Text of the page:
Guest Blogger: Doug Hanna is president of S&H Construction, Inc. located in Cambridge MA. His firm specializes in residential and historic renovations, custom home building, renewable energy, landscaping and site work. Doug was recognized as the 2013 “Remodeler of the Year” by the Builders & Remodelers Association of Greater Boston (BRAGB).
Contemplating the Difference: Fixed Cost and Cost-Plus Contracts
As a general contractor, I often find myself involved in good – natured arguments with some of my fellow builders regarding the advantages and disadvantages of “fixed cost“ versus “cost plus/time and materials “ contracts. There are distinct arguments for each model, depending on the type of job, the type of structure, as well as the nature and level of completion of the plans and specifications. Having used the cost-plus/time and materials (CP/T+M) contract for the last thirty years, I am somewhat biased towards its benefits.
However, I understand the allure of a fixed-price contract for both the owner and the contractor. Fixed cost is most appropriate with a very thorough, well-defined set of construction documents (plans and specifications) and even more so if those complete documents are produced for new construction. In a less well-defined job with plans in progress, or in an older home, cost-plus/time and materials may be more appropriate simply because there is too much that is unknown to be able to estimate with full certainty what it will take to perform the work.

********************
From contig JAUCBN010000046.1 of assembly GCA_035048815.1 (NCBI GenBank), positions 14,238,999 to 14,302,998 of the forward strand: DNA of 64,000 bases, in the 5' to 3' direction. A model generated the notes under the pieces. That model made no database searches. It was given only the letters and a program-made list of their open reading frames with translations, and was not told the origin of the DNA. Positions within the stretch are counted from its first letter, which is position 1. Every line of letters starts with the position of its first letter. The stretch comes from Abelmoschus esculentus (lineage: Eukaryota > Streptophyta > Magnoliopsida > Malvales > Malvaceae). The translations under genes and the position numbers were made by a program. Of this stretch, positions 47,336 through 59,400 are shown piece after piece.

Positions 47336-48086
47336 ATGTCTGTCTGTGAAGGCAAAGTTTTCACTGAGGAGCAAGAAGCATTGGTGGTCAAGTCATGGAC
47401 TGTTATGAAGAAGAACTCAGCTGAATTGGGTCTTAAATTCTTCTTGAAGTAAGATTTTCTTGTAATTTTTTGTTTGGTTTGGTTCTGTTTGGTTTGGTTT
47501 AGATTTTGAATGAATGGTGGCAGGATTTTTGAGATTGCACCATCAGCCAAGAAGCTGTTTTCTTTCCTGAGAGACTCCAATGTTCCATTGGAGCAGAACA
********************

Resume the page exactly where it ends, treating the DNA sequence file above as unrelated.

On most projects of any size, no matter which contract is used, anywhere from 50 to 90 % of the work will usually be done on a fixed cost basis by subcontractors. CP/T+M jobs are generally “open book”, meaning that the owner has complete access to estimates, proposals and invoices for the entire project. Still, there can be a somewhat more open-ended aspect to CP/T+M contracts, and some people simply are not comfortable not knowing exactly what they are going to pay up front.
Risks and rewards for both options
There are more risks for a contractor operating under a fixed price contract, but there is also the possibility for more profit. Fixed price contractors are more likely "bidding to the plans", meaning the bid is based strictly on the plans as they are, even if they are not fully developed. This is only natural. If contractors are only getting a fixed amount, they must base their estimate strictly on what the plans show. If you proceed with a project having only rough sketches or incomplete plans, it is very likely there will be changes (change orders). The more changes there are, the more things cost, with an attendant extension of schedule.
Again, if you have fully developed plans and specifications, and especially in new construction, where most factors are known and manageable, fixed price makes sense. With phased design, where plans are being developed on a fast track as construction proceeds, and especially in renovation work, it’s my opinion that CP/T+M is the better choice.
Try to become as educated as possible on the contract options available and get a good tight set of plans and specifications from your architect. Then do your homework when it comes to the contractors you invite to bid on your project. There are excellent contractors in both the fixed cost and the cost plus/ time and materials worlds.